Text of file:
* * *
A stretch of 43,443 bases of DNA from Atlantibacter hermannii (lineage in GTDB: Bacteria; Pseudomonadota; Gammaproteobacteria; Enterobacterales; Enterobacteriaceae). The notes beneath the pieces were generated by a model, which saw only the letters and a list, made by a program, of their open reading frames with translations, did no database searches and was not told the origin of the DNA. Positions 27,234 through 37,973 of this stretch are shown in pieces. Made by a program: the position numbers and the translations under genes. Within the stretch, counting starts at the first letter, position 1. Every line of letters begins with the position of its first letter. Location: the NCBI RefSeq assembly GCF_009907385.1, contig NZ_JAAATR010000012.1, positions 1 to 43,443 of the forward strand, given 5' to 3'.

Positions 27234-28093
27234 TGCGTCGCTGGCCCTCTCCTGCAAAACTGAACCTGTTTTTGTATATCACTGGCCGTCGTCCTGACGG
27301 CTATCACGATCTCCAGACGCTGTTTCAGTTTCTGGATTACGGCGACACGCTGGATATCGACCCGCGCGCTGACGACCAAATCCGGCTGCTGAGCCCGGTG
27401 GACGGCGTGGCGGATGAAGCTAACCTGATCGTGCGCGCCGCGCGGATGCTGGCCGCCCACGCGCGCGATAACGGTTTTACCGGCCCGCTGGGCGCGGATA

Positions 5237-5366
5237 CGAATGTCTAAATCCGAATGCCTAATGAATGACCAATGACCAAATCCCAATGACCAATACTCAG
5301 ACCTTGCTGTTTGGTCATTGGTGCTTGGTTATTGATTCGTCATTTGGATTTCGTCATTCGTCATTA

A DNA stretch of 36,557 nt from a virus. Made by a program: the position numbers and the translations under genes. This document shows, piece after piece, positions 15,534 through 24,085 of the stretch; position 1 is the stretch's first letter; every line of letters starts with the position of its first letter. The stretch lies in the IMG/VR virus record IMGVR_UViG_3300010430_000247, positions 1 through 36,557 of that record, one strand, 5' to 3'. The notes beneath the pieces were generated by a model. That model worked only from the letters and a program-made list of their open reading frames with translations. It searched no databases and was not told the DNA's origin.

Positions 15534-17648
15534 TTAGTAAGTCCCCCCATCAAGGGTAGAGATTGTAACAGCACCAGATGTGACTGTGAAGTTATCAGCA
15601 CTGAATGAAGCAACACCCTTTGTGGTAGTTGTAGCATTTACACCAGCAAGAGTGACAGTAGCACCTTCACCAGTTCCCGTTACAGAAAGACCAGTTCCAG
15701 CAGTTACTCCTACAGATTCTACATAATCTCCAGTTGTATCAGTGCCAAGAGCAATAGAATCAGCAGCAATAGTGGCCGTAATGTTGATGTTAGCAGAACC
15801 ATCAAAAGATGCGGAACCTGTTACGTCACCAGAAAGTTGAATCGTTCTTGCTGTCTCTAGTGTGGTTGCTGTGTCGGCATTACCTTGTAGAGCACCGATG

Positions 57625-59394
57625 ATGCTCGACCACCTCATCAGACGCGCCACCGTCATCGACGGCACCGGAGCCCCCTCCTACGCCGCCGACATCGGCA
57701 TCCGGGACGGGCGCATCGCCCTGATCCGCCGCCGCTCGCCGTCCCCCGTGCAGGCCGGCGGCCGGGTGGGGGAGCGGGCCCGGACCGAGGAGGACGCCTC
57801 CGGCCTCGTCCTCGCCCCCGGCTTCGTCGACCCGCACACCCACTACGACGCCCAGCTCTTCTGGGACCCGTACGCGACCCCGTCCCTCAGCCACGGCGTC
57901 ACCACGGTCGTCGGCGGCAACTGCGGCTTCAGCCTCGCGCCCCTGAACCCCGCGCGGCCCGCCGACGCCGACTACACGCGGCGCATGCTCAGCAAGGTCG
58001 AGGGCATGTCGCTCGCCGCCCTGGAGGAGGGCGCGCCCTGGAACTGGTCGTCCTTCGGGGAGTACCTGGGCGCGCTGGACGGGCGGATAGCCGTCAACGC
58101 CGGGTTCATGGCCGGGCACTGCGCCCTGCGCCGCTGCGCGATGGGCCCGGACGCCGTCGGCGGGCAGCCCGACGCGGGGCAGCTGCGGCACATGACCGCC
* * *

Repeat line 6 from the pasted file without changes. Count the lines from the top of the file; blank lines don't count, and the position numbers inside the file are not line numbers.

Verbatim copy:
Positions 5237-5366